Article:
Two veteran diplomats and an economist lauded President Rodrigo Duterte’s “pragmatic” independent foreign policy, saying it earned the Philippines more allies.
Former ambassadors Jose Romero and Alberto Encomienda and economist George Siy of Integrated Development Studies Institute (IDSI) on Wednesday said Duterte’s foreign policy reform was beneficial to the Philippines’ long-term economic and national security interests.
At the “Pandesal Forum” in Quezon City, the three analysts agreed that by gaining allies in China and Russia, Duterte made the Philippines an ally of the world’s major powers.
“The country is now friend of all the world’s major powers,” Romero said.
He said the normalization of diplomatic ties and direct negotiations with China boosted trade and economic and tourism exchanges.
Encomienda said Duterte’s diplomatic maneuver helped stabilize the Asian region and minimized tensions.
“Like all our Asean neighbors and even Western countries from Germany to Canada, the normalization of bilateral ties can make the Philippines also benefit from joining the trillion-dollar infrastructure plans of China’s Belt and Road Initiative (BRI) and its new Beijing-based Asian Infrastructure Investment Bank (AIIB),” he said.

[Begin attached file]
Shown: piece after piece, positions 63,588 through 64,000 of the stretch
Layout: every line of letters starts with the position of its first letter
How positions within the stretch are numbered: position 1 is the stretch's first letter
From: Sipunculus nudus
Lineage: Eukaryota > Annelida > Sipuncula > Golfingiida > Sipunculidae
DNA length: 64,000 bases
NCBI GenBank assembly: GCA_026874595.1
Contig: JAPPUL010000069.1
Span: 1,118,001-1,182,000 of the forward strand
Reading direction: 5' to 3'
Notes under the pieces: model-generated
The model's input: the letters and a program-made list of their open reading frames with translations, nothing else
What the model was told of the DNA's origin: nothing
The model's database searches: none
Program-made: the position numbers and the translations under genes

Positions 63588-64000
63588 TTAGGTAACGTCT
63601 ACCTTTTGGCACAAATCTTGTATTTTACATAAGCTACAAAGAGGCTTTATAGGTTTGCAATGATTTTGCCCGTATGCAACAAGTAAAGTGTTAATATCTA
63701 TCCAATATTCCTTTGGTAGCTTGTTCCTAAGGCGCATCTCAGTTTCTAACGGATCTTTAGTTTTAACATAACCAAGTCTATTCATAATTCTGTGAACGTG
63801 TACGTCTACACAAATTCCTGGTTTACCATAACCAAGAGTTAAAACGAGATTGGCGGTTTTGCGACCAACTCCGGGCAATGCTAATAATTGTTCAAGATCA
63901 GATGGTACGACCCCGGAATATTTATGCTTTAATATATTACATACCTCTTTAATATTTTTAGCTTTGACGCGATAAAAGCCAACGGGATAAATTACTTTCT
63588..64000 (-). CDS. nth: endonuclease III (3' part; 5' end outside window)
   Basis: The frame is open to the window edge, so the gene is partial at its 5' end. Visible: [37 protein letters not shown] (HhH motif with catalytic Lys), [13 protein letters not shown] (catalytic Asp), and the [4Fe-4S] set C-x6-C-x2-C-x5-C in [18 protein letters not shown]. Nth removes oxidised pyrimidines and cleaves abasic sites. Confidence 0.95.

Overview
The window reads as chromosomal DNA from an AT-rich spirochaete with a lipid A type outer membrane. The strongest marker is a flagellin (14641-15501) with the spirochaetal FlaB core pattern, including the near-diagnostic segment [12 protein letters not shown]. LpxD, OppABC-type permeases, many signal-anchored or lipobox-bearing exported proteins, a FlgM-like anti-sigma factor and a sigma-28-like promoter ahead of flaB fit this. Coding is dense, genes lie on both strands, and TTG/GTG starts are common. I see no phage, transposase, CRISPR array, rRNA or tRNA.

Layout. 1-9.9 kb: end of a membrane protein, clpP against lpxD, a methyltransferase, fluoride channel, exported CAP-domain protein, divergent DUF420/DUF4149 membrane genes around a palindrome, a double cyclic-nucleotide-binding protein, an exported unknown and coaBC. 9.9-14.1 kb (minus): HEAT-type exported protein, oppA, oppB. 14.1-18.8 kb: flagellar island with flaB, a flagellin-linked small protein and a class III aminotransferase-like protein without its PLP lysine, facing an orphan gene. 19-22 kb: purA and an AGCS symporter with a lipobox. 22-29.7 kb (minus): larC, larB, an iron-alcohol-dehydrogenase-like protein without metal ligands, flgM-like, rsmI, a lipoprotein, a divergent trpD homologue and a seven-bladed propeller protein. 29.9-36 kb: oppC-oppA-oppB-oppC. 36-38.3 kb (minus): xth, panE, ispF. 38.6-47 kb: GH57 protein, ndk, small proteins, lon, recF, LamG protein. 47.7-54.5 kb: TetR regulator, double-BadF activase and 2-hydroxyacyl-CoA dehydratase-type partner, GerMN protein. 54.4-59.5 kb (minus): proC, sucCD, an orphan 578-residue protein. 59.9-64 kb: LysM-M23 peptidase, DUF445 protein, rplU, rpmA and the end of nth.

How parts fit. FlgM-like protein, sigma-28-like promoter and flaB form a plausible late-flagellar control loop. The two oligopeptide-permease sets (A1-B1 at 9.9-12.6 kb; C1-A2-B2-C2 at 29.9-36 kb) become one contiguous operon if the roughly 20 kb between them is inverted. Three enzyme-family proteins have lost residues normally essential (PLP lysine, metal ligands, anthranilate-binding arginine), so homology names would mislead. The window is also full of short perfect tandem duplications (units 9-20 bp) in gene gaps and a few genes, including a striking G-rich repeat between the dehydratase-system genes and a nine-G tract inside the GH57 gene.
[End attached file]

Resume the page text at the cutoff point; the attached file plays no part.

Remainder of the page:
Sy meanwhile said the Philippines’ new independent foreign policy is a boon to the economy “due to our gaining more trading partners, more sources of aid and loans.”
“Instead of just relying on only one supplier for military equipment and technologies, the world’s second biggest arms exporter Russia has offered to be an additional source,” he explained.
“The Philippines’ ties with the US and Japan is forecast to be stronger. Under the friendlier President Donald Trump, the US is forecast to have strong diplomatic and strategic ties with the Philippines, while Japan has also given unprecedented economic support to the Duterte administration. Trump is confirmed to visit the Philippines in November, while China Premier Li Keqiang is also confirmed to visit for the same period,” Siy said.